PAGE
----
Posts Tagged ‘Memorial Day’
“Musing”, in Rogerspeak, means that I have some idea, but nothing nailed down yet.
I spent part of Mother’s Day musing over this kernel of a thought. It was fed by the dire needs of this country, plus noticing that an increasing number of students are taking a “gap year, either right after high school or during their college years.
But now I think war is failure. Even a “just war” may be, at very best, the least bad outcome. And usually, just a bad outcome, with war profiteers (Blackwater, or whatever they’re calling themselves now). Pope Francis got it right this month: “Many powerful people don’t want peace because they live off war.”
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[Historian David] Blight’s award-winning Race and Reunion: The Civil War in American Memory (2001) explained how three “overall visions of Civil War memory collided” in the decades after the war.
The first was the emancipationist vision, embodied in African Americans’ remembrances and the politics of Radical Reconstruction, in which the Civil War was understood principally as a war for the destruction of slavery and the liberation of African Americans to achieve full citizenship.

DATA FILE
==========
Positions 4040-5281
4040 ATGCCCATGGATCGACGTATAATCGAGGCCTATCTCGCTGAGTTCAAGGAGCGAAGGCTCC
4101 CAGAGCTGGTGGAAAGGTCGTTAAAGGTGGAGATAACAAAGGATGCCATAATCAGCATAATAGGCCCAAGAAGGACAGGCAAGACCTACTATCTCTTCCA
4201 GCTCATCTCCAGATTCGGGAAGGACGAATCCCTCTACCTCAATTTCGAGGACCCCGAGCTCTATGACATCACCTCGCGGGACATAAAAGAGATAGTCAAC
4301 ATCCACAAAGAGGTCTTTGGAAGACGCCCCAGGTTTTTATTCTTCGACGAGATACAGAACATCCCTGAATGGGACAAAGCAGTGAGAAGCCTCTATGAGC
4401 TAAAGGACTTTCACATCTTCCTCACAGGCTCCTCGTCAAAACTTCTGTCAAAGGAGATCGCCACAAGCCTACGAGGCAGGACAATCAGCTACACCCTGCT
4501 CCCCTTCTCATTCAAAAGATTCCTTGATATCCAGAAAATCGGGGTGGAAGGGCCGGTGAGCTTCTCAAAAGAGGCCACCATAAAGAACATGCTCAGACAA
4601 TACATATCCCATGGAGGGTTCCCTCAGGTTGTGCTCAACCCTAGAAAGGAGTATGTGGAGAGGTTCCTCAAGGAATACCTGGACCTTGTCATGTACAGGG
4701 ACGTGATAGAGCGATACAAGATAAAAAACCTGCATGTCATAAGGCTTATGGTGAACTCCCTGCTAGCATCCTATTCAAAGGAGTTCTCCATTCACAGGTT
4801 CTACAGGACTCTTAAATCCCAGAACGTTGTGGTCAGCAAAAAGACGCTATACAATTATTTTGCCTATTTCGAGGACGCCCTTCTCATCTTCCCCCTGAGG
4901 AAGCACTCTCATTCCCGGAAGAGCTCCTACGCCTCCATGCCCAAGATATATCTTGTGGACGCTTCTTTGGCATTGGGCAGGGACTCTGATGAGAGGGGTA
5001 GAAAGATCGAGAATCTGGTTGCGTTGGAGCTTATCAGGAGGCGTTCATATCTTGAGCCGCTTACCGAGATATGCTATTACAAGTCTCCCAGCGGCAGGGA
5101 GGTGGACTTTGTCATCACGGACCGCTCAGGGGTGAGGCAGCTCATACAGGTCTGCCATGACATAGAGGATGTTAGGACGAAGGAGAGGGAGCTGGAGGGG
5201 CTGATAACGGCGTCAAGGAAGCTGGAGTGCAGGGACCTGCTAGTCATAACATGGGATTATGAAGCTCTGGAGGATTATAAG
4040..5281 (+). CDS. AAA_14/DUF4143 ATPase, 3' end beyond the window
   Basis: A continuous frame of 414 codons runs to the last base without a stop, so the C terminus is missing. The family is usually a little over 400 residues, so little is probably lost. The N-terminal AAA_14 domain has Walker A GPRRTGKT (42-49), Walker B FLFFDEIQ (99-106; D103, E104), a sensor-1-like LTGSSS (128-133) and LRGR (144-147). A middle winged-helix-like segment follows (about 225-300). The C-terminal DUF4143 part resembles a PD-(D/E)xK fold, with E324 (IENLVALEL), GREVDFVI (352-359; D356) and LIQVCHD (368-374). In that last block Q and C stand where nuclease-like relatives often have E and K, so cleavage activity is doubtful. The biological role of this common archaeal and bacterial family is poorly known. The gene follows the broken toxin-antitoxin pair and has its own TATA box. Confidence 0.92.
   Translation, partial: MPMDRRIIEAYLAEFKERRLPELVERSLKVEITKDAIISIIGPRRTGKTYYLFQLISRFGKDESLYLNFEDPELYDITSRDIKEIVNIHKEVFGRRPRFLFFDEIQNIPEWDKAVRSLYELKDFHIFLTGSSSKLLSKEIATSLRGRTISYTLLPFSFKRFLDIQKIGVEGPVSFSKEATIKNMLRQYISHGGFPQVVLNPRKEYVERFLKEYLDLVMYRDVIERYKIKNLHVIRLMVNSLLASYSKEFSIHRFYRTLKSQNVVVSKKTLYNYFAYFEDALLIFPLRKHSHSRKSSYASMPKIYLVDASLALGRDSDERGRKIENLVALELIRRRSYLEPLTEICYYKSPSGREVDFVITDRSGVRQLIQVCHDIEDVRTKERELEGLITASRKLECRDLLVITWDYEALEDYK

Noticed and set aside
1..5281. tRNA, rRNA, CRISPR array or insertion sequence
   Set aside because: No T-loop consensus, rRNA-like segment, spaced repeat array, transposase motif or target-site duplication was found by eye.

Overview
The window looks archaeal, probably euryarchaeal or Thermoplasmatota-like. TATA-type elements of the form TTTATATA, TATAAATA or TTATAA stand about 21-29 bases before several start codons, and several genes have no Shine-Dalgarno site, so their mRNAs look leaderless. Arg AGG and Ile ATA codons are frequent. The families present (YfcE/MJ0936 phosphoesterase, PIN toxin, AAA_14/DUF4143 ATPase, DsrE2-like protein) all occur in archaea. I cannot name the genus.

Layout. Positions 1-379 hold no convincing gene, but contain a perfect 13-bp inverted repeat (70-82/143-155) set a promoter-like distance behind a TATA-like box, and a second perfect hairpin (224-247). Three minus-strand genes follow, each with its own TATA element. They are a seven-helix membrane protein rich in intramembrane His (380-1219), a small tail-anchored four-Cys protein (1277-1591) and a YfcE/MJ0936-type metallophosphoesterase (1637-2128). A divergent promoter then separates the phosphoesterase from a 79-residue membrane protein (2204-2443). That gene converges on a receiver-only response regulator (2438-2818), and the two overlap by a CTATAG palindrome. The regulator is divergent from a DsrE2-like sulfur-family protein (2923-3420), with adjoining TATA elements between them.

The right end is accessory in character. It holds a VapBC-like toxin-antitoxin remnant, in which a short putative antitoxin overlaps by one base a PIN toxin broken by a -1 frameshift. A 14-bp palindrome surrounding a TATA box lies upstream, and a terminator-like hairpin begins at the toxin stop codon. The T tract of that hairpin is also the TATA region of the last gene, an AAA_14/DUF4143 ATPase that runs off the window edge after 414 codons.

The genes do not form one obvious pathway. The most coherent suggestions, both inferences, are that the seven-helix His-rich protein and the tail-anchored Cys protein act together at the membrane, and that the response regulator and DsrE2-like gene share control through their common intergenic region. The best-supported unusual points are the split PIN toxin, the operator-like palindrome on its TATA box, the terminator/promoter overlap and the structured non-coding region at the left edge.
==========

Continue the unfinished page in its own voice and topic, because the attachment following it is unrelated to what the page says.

The second was the reconciliationist vision, ostensibly less political, which focused on honoring the dead on both sides, respecting their sacrifice, and the reunion of the country.
The third was Read the rest of this entry »
I’m in my church book study a couple months back. We are reading Jesus for President, VERY slowly, for it has much to offer.
Much to my surprise, I get really ticked off, though not at anyone in the room. It was the re-realization that the war in Iraq, indeed many wars, are in stark contrast with Christian ideals. Yet Christianists seemed to have embraced war as some sort of Christo-American manifest destiny.
It surely didn’t help that this was around the 10th anniversary of the beginning of the Iraq war, when I was also reading about: Read the rest of this entry »
Mostly from here, because people seem to have no idea of the genesis of Memorial Day:
Three years after the Civil War ended, on May 5, 1868, the head of an organization of Union veterans — the Grand Army of the Republic (GAR) — established Decoration Day as a time for the nation to decorate the graves of the war dead with flowers. Maj. Gen. John A. Logan declared that Decoration Day should be observed on May 30. It is believed that date was chosen because flowers would be in bloom all over the country. The first large observance was held that year at Arlington National Cemetery, across the Potomac River from Washington, D.C.
A long weekend!
The ceremonies centered around the mourning-draped veranda of the Arlington mansion Read the rest of this entry »